Installing the Tool – Don’t Strip the Hanger Threads!
To check hanger alignment, carefully screw the tool into the hanger. Traumatized hangers might have bad threads. Don’t force the tool in if it doesn’t start easily. Instead try saving the hanger threads by tapping them from the backside (closest to the wheel). The threads are deep enough that even if a few of the first front ones are bad, running a tap through will “chase” them and allow threading the tool in. (It’s a 10mm tap https://amzn.to/3P20qny.)
If you don’t have and don’t want to buy a tap, you can screw your tool in from the backside but the worse the hanger threads are the more chance you’ll dull your tool’s threads. Alternatively, if you have a threaded quick release rear axle, they’re usually 10mm thread and you could use that instead of the tool or tap.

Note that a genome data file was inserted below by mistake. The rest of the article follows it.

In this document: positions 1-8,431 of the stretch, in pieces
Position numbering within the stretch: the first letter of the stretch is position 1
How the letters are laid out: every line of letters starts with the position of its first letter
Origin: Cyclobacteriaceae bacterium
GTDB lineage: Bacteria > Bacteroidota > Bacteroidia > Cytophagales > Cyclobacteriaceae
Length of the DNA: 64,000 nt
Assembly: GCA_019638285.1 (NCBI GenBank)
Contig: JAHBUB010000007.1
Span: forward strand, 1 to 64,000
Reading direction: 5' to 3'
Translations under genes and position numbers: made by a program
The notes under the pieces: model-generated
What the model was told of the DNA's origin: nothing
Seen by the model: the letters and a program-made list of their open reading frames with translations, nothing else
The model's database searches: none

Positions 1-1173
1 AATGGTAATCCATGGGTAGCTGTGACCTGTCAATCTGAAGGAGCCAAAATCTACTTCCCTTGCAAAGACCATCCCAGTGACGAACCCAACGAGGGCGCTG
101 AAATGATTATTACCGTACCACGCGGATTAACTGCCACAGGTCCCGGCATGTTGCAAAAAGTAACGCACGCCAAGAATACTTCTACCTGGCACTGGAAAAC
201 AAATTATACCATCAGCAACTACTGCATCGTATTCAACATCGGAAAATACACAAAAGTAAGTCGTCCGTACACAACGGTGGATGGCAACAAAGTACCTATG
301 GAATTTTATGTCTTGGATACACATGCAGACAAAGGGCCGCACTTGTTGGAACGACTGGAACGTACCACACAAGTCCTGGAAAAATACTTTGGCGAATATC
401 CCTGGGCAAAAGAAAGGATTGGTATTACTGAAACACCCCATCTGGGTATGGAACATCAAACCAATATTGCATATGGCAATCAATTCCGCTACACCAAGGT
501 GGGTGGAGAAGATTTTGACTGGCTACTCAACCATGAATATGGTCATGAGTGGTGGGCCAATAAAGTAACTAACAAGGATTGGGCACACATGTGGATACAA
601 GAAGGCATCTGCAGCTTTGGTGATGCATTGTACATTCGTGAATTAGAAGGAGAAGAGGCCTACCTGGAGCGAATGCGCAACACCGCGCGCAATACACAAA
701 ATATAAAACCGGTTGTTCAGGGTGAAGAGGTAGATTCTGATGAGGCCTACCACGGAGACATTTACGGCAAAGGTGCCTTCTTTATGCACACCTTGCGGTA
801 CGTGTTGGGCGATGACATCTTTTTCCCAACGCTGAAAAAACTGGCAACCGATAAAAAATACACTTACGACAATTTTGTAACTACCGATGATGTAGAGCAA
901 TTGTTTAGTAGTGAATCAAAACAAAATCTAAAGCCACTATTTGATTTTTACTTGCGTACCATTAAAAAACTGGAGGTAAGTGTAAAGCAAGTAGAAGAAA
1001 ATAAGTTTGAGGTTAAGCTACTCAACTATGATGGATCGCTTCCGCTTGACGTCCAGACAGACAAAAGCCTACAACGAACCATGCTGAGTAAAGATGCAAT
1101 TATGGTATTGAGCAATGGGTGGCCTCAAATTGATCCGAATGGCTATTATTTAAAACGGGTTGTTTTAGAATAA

Checking and Fixing Alignment
Once the tool’s in the hanger, let it hang as shown. Notice the label on the rim is at 6 o’clock and there’s a pointer on the tool that’s also there. That pointer moves in and out and it’s set here in the photo so that it barely clears the surface of the rim (it’s almost touching).
Once set the pointer won’t lose its in/out position unless it’s moved. The pointer is held in a sliding piece that moves up and down on the tool. This lets you move the pointer away from the rim so the pointer doesn’t bump into the rim and lose its position relative to the rim face.